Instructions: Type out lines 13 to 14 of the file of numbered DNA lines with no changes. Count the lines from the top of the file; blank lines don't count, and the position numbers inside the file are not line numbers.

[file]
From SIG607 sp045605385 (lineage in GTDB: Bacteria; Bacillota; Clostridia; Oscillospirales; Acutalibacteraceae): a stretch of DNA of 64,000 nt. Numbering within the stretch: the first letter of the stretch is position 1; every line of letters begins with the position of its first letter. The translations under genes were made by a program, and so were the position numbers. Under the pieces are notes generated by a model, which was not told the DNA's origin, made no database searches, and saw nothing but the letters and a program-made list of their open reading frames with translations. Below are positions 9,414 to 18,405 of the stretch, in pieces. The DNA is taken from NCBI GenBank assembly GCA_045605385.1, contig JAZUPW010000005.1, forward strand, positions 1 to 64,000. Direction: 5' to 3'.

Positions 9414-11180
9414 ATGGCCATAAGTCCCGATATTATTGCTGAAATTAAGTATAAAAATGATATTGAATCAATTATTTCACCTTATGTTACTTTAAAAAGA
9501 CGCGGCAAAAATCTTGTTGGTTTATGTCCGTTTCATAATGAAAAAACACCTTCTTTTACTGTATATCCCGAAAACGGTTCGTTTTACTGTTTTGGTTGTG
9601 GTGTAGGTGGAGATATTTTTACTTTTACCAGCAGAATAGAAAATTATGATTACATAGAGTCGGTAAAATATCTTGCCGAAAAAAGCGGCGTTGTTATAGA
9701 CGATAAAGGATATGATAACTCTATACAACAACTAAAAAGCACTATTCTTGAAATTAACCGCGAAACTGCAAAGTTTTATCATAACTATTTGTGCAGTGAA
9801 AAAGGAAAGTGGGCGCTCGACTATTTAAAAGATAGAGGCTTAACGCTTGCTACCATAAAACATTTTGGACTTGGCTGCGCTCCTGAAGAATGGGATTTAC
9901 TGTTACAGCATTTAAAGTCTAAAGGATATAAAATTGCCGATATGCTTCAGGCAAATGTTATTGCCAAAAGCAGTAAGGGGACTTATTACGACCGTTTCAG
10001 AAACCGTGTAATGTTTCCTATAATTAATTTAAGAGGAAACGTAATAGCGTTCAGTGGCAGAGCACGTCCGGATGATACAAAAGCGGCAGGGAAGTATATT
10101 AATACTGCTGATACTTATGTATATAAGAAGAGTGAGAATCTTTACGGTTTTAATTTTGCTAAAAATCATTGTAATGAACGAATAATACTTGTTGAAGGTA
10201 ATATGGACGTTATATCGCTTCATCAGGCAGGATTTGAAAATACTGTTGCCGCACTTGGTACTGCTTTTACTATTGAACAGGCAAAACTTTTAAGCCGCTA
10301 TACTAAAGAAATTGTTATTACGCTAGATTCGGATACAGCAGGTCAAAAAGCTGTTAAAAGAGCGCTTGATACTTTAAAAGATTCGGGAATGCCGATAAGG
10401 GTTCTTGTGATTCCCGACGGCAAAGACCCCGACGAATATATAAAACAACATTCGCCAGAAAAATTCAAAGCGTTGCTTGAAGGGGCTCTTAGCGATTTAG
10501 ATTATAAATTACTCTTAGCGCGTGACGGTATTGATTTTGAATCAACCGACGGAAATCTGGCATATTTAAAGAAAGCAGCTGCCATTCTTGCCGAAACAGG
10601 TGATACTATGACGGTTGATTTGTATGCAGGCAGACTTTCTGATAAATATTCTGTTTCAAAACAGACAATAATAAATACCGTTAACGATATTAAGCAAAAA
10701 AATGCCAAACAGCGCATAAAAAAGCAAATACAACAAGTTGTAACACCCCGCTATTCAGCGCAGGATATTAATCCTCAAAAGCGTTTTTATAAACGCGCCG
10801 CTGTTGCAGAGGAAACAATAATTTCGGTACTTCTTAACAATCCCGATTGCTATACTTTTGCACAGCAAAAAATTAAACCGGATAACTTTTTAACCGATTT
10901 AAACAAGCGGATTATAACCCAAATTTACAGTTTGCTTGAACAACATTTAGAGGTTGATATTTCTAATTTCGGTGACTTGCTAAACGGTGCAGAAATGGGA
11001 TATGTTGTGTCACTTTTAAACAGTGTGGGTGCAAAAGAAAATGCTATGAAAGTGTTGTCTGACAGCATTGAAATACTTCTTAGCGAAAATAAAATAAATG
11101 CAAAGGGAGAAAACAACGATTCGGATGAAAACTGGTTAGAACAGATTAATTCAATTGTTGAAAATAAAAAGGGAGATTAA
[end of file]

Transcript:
10401 GTTCTTGTGATTCCCGACGGCAAAGACCCCGACGAATATATAAAACAACATTCGCCAGAAAAATTCAAAGCGTTGCTTGAAGGGGCTCTTAGCGATTTAG
10501 ATTATAAATTACTCTTAGCGCGTGACGGTATTGATTTTGAATCAACCGACGGAAATCTGGCATATTTAAAGAAAGCAGCTGCCATTCTTGCCGAAACAGG